Evaluating Public Transit Criticism: Systematic Analysis of Political Attacks on High Quality Transit and How Transportation Professionals Can Effectively Respond
High quality public transit can provide many benefits, including direct benefits to users and indirect benefits to other members of society. As a result, many communities are investing significant resources to improve transit services and encourage TOD. A small but vocal group of critics attack these efforts. Critics argue that transit service improvements attract few riders, provide few benefits, are not cost effective, and are unfair to low-income residents and motorists. Many of these arguments are based on inaccurate, incomplete or biased information. This report systematically evaluates these claims and describes appropriate responses.
A New Traffic Safety Paradigm
Despite large investments in safer vehicles, roads and traffic safety programs, traffic accidents continue to impose huge costs to individuals and society. New approaches are needed. A new traffic safety paradigm is changing how planning professionals measure traffic risks and evaluate potential safety strategies. It expands the range of potential traffic safety strategies to include multi-modal planning, transportation demand management, and Smart Growth policies.
Public Transportations Impact on Rural and Small Towns: A Vital Mobility Link
This report by Todd Litman for the American Public Transportation Association
describes the important roles that public transit plays in small towns and rural communities, current trends that are increasing these demands, and responses to common rural transit myths. Public transit helps rural communities become more efficient and equitable by ensuring that all residents, including non-drivers, enjoy independent mobility. Serving these demands provides numerous benefits, many of which tend to be overlooked or undervalued in conventional transportation planning.
Pay-As-You-Drive Insurance in BC, Backgrounder
"Pay-As-You-Drive (PAYD) insurance pricing is the best transportation policy reform youve probably never heard of." This short report describes why and how to implement PAYD insurance pricing for affordability, safety and emission reductions sake. This is a timely issue. The Insurance Corporation of British Columbia has applied for a 6.4% vehicle insurance rate increase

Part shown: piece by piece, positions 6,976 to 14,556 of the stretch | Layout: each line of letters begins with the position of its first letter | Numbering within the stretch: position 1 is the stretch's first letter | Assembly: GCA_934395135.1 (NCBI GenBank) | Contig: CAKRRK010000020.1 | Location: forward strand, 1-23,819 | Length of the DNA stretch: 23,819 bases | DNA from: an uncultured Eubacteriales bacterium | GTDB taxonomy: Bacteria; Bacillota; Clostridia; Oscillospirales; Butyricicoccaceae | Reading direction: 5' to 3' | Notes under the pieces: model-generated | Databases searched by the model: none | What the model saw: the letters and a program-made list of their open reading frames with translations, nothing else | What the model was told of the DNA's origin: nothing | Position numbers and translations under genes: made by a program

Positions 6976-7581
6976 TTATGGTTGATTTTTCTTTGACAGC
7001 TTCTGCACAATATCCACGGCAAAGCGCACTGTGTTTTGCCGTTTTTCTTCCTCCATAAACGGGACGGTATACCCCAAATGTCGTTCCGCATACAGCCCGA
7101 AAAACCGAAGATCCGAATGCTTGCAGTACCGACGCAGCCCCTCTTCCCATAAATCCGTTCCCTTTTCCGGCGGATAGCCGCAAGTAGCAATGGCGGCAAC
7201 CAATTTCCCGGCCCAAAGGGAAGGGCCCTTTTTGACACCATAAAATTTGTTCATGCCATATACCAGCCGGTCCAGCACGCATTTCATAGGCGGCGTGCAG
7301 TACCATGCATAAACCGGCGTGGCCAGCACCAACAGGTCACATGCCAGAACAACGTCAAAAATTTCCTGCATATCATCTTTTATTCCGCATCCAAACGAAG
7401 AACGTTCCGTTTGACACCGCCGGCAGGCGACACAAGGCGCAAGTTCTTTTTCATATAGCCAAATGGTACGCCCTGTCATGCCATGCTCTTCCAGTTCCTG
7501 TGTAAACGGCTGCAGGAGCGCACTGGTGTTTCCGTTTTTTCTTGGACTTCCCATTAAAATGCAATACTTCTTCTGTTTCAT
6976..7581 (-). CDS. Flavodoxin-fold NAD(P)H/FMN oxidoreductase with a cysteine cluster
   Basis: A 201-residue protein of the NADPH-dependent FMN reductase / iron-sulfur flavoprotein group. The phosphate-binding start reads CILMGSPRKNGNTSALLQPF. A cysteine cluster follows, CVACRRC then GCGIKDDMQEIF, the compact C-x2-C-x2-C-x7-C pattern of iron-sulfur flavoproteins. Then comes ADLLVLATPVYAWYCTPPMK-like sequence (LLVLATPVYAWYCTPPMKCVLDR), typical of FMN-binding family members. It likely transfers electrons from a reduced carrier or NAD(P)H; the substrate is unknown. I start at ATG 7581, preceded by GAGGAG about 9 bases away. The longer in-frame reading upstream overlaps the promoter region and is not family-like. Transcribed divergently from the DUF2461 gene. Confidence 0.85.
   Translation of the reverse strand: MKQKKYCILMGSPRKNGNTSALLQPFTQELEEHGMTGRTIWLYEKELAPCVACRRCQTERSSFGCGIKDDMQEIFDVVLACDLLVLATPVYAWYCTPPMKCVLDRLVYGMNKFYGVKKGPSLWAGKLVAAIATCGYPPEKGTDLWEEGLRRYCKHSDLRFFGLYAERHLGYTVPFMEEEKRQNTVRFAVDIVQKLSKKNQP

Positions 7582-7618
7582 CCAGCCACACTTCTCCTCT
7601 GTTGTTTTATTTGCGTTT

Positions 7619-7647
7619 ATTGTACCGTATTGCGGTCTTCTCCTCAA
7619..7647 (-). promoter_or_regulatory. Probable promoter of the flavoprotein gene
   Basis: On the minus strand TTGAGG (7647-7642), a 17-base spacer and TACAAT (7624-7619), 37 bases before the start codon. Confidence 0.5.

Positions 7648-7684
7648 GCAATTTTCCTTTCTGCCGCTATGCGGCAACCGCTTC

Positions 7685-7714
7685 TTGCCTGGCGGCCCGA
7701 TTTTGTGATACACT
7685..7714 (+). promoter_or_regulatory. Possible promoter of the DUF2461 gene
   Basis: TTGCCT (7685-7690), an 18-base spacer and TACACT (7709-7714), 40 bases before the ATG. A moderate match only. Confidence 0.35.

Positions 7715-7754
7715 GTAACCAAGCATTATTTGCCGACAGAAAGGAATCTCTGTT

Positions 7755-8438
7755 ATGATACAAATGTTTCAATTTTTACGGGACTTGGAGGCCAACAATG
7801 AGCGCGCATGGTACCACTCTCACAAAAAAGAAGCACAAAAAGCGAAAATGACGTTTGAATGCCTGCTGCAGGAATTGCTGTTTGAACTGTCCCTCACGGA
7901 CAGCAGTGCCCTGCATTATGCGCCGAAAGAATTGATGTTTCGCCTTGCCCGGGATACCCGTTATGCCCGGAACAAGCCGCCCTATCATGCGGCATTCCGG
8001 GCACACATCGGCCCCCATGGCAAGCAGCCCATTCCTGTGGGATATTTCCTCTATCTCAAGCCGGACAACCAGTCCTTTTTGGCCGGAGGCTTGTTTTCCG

. As an intervener, Todd Litman can request information and provide testimony concerning how vehicle travel affects crash rates, and therefore the actuarial justification for PAYD pricing.
Determining Optimal Urban Expansion, Population and Vehicle Density, and Housing Types for Rapidly Growing Cities
This study by Todd Litman, published in Transportation Research Procedia examines the economic, social and environmental impacts of various urban development factors including urban expansion, population and vehicle density, housing type, roadway design and management, and recreation facility availability. This analysis indicates that to be efficient and equitable, cities should provide diverse and affordable housing and transport options.
Comparing Greenhouse Gas Reductions and Legal Implementation Possibilities for Pay-to-Save Transportation Price-shifting Strategies and EPAs Clean Power Plan
This paper by Allen Greenberg and John (Jay) Evans investigates the potential greenhouse gas (GHG) emissions reduction impacts and benefits of a set of innovative, revenue-neutral transportation pricing reforms including pay-as-you-drive-and-you-save vehicle insurance, parking cash out, and the conversion of fixed state and local vehicle sales taxes into mileage-based taxes. These would give travelers significant financial incentives to reduce their annual mileage and provide various benefits. These strategies would reduce an estimated 140-257 million metric tons of carbon dioxide equivalent annually, which is significant compared with other emission reduction strategies. This report identifies practical ways to implement these strategies.
Evaluating Transportation Diversity: Multimodal Planning for Efficient and Equitable Communities
'Transportation diversity' refers to the variety of mobility and accessibility options available in a particular situation, including various modes, services and destinations. A transport system must be diverse in order to serve diverse demands, including the needs of people who cannot, should not or prefer not to drive. Multimodal planning that increases transport system diversity tends to increase efficiency, equity and resilience, and help achieve various planning objectives. Conventional planning undervalues many of these benefits, resulting in less diverse transport systems than optimal to serve user needs and achieve planning goals. This report examines consumer demands for various travel options, transport diversity benefits, and methods for evaluating optimal transport system diversity.